Many Cities Use At-Large Voting to Keep Latinos from being Represented on City Councils
One way to keep Hispanic voter power in check at the local level is to use at-large elections for city council, school board and other races, which often result in majority white communities dominating municipal government.
With at-large elections, every resident votes for all city council candidates. This is in contrast district-based elections that create more tailored representation for ethnic neighborhoods.
Some cities still using at-large voting are being challenged in court, and are losing their legal fights.
In Yakima, Washington, which is one-third Latino, officials will have to create voting districts for city council elections. The change is expected to finally bring a Latino to office after nearly 40 years. The switch was forced after a federal court ruled the at-large system was discriminatory and violated Section 2 of the Voting Rights Act.
Santa Barbara, California is also drawing six new districts with citizen input to ensure that the Hispanic population is fairly represented, according to ThinkProgress. Latinos comprise 38% of the population of the city, which has had only one Hispanic council member in the past decade. Santa Barbara had been ruled to be in violation of California’s Voting Rights Act.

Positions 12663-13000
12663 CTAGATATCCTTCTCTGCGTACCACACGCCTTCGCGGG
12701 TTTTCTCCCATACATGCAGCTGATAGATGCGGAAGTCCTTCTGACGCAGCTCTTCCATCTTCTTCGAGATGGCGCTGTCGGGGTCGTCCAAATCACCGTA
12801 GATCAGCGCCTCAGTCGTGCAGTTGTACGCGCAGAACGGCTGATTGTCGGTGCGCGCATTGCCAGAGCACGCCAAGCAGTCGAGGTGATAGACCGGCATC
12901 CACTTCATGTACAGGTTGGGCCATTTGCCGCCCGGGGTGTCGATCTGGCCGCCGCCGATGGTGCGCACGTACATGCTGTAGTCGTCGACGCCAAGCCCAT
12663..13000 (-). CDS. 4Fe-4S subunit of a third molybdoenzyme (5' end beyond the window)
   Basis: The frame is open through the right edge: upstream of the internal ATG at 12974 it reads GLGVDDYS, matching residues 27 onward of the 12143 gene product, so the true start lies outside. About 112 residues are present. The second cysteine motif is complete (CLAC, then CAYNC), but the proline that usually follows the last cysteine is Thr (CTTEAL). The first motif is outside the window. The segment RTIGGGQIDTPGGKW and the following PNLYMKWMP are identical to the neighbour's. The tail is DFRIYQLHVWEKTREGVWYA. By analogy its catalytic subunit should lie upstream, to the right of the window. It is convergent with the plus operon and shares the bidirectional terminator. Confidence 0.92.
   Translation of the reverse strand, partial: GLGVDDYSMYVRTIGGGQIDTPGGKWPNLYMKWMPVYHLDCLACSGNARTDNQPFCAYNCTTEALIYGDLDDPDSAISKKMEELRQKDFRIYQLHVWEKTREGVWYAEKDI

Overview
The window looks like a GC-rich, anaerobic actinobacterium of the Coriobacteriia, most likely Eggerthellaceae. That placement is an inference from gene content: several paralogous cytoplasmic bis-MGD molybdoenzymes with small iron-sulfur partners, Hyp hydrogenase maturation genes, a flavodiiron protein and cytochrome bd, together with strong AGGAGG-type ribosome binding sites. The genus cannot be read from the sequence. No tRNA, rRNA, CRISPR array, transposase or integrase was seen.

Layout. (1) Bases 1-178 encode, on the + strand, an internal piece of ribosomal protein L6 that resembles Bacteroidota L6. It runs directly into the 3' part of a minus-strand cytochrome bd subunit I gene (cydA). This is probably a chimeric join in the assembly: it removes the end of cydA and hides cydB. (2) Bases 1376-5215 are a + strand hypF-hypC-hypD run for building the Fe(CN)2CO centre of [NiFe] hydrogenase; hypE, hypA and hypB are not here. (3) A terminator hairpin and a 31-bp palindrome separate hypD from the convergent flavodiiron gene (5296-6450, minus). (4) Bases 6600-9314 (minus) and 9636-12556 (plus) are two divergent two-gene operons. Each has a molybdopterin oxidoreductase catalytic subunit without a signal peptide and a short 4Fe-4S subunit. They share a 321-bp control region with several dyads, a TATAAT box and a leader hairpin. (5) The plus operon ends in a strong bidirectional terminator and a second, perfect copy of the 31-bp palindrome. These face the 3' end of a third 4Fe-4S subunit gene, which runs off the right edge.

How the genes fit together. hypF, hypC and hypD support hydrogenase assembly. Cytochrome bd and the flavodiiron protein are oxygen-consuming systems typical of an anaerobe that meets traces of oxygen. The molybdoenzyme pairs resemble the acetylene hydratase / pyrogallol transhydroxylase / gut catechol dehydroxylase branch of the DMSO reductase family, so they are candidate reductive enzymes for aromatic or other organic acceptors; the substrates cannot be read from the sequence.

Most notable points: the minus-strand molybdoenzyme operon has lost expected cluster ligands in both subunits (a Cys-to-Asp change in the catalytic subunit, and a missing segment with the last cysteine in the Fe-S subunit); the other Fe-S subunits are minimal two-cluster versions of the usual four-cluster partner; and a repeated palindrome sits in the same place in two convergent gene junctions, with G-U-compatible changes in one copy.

Still another legal challenge is underway in Texas, where the city of Grand Prairie has been accused of violating the Voting Rights Act of 1965 and denying fair representation to Hispanic voters, the Dallas Morning News reported.
Currently, all of the city’s council members are white, despite the population being nearly 43% Hispanic.
To Learn More:
Cities Are Quietly Reviving A Jim Crow-Era Trick To Suppress Latino Votes (by Kira Lerner, Think Progress)
Grand Prairie Sued over Council Election System (by Ray Leszcynski, Dallas Morning News)
ACLU Seeks $2.8 Million in Legal Costs from Yakima in Voting Rights Case (by Mike Faulk, Yakima Herald-Republic)
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